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In algorithm analysis, we assume a generic one processor Random Access Machine (RAM). As far as I know, the RAM machine is no more efficient than the Turing machine. All algorithms can be implemented in the Turing machine. So my questions are:

  • If the Turing machine is as efficient as the RAM machine, then why are we not assuming Turing machine for algorithm analysis?

  • What is the difference between RAM and TM?

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Turing machines are not as efficient as RAM machines. A RAM machine can access an arbitrary tape location in $O(1)$. A Turing machine can't. A RAM machine can do arithmetic in $O(1)$ (under certain restrictions). A Turing machine can't.

Turing machines polynomially simulate RAM machines, that is, for some constant $c$, any RAM machine running in time $O(n^k)$ can be simulated by a Turing machine running in time $O(n^{ck})$. (The constant is pretty reasonable, about $2$, depending on the Turing machine model.)

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    $\begingroup$ Thanks Yuval.Now I understand that RAM is faster than Turing machine.but why 2? $\endgroup$ Mar 9, 2014 at 6:22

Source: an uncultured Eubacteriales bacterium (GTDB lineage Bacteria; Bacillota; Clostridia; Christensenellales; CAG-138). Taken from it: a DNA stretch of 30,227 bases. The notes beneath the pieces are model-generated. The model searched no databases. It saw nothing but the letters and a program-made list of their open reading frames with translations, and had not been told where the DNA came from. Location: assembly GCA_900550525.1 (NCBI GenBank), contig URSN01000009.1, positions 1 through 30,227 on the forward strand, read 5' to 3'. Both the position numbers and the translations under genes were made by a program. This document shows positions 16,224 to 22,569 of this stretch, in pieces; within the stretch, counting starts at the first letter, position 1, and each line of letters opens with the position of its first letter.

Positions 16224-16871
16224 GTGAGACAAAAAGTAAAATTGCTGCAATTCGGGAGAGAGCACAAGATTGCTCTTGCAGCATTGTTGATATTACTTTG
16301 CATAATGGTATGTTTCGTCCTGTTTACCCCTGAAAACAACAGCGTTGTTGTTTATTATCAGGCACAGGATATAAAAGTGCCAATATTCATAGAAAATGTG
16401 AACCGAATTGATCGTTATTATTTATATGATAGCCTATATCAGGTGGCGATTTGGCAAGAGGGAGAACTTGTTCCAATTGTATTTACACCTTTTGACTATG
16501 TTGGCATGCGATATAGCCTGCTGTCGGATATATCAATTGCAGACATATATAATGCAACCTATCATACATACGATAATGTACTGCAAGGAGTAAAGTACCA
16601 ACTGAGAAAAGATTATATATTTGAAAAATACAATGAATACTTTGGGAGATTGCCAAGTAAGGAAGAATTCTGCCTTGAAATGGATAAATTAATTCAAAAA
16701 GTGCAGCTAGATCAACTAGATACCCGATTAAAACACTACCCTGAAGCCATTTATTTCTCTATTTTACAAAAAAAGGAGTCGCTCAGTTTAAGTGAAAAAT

• $\begingroup$ I get $2$ since that's (roughly) the time it naively takes to simulate random access. I could be wrong here. $\endgroup$ Mar 9, 2014 at 12:30
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    $\begingroup$ You should have a look at Cook's Time Bounded Random Access Machines, where the overhead in simulating one model with another is precisely proved. $\endgroup$
    – Clément
    Jul 16, 2014 at 0:07
  • $\begingroup$ Just a quick question: If a problem $\Pi$ has a polynomial-time algorithm on the RAM model, can I say that $\Pi$ has a polynomial-time algorithm on the TM model? Or alternatively, If a problem $\Pi$ has a polynomial-time algorithm on the RAM model, can I say that $\Pi$ is in P? $\endgroup$
    – drzbir
    Dec 29, 2016 at 19:35
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    $\begingroup$ @Azzo You are correct, a problem is in P iff it has a polynomial time algorithm in the RAM model iff it has a polynomial time algorithm in the Turing machine model. $\endgroup$ Dec 29, 2016 at 22:43

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